The Olympics are in­spi­ra­tional

Ottawa Citizen - - OPINION -

Re: Here’s why we’re los­ing in­ter­est in the Olympics, Feb. 10.

Shan­non Gorm­ley and I have some­thing in com­mon: She states she is “bad at sports,” and so am I. How­ever, like many oth­ers, I am cer­tainly not “los­ing in­ter­est” in the Win­ter Olympic Games.

What at­tracts peo­ple like me is the de­ter­mi­na­tion, per­se­ver­ance and ded­i­ca­tion shown by these ath­letes, their fam­i­lies and com­mu­ni­ties, whether they win or not. It mat­ters lit­tle which coun­try they rep­re­sent. What does mat­ter is the skill and courage with which they all com­pete.

I agree that po­lit­i­cal in­ter­fer­ence, drug-taking, col­lu­sion among judges — all these do hap­pen. But that’s not just at the Olympics. Pro­fes­sional sports are rife with all of these, as well. And not only in sports, ei­ther. One only has to look at cur­rent news to see the world as it now is — far from ideal.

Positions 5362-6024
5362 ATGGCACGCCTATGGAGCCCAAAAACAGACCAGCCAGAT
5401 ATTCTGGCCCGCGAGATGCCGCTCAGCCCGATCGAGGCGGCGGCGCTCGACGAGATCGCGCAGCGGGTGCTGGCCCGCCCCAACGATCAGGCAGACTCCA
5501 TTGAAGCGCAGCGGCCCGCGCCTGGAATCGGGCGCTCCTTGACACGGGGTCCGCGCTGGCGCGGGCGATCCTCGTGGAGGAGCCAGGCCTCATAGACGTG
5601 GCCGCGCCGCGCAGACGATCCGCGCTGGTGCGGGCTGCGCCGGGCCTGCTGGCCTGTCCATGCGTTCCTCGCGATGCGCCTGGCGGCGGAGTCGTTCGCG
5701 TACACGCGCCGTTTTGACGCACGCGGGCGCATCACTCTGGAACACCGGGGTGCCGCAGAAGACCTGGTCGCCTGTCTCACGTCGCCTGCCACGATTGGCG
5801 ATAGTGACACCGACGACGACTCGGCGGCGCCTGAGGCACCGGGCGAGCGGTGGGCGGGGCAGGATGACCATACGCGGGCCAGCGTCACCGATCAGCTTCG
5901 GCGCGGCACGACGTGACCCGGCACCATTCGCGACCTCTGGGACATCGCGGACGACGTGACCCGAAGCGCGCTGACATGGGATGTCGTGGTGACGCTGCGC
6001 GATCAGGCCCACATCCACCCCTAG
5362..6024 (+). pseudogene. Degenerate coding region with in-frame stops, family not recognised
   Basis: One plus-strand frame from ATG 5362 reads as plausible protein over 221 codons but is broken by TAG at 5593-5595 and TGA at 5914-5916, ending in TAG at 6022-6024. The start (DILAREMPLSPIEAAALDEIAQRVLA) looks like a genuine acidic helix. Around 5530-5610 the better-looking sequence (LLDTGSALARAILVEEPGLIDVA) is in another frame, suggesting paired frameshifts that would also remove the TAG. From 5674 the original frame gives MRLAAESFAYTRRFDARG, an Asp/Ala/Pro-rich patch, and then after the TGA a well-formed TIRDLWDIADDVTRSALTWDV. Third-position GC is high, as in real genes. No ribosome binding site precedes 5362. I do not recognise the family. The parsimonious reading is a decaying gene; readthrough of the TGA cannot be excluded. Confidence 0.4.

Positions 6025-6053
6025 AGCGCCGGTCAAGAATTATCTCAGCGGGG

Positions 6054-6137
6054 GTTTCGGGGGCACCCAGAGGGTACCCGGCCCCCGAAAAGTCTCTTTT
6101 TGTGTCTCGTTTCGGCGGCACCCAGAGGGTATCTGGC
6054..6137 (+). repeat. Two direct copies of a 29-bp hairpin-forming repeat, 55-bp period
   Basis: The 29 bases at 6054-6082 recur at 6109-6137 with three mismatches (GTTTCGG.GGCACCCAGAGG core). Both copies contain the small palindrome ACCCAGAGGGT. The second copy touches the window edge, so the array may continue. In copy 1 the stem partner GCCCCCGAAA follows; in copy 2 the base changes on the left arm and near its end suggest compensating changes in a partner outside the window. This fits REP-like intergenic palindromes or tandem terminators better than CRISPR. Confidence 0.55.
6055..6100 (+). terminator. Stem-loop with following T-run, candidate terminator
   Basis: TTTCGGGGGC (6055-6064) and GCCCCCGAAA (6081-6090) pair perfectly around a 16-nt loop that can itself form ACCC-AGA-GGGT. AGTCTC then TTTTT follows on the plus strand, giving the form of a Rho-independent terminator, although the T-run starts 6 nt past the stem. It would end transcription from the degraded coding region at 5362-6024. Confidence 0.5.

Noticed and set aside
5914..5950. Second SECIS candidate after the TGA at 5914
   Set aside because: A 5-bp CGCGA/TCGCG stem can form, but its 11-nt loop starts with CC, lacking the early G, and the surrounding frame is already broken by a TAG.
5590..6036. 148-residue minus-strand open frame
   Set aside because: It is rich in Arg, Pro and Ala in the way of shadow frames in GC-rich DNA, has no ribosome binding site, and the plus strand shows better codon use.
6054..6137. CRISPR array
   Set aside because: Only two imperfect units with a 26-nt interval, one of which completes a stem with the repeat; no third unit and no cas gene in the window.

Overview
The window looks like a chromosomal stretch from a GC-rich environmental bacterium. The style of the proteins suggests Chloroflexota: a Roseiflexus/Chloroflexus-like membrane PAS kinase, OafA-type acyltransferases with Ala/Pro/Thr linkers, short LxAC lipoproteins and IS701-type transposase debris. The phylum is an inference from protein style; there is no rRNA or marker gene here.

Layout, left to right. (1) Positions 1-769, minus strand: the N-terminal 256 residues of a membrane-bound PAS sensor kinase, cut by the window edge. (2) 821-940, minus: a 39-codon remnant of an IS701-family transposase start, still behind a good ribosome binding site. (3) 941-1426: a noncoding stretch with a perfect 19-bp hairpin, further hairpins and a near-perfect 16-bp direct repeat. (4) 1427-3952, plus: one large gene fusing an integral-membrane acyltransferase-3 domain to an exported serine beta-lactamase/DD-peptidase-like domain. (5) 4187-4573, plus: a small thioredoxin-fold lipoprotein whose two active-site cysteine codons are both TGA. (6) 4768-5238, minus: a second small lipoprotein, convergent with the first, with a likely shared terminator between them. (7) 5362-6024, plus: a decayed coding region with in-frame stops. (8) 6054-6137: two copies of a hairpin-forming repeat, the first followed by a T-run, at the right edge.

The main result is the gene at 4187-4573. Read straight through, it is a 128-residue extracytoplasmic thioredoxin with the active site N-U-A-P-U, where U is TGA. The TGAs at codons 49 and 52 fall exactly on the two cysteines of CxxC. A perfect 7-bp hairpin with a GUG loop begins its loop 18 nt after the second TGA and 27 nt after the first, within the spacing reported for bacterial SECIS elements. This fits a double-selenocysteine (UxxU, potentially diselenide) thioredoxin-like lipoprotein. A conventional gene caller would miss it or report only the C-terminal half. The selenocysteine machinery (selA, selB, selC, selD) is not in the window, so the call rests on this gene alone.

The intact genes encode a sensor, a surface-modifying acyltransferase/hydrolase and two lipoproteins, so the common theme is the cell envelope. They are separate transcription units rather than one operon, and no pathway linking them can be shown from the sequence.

To ap­pre­ci­ate the Olympic Games is not to deny that re­al­ity, as this ar­ti­cle im­plies. Such a view is not only onesided, but down­right dan­ger­ous, if it turns off younger generations for whom these Games should be in­spi­ra­tional.

We should re­mem­ber the spirit of the orig­i­nal Olympic Games in an­cient Greece. A month be­fore the Games, a “sa­cred truce” was de­clared so that all states at war with each other laid down their weapons to con­gre­gate at Olympia, the site of these Games. Af­ter the com­pe­ti­tion, they went back to their re­spec­tive cities and re­sumed their con­flicts. The Greeks were ide­al­ists, but re­al­ists too! And they re­fused to let one can­cel out the other.

Nini Pal, Ot­tawa

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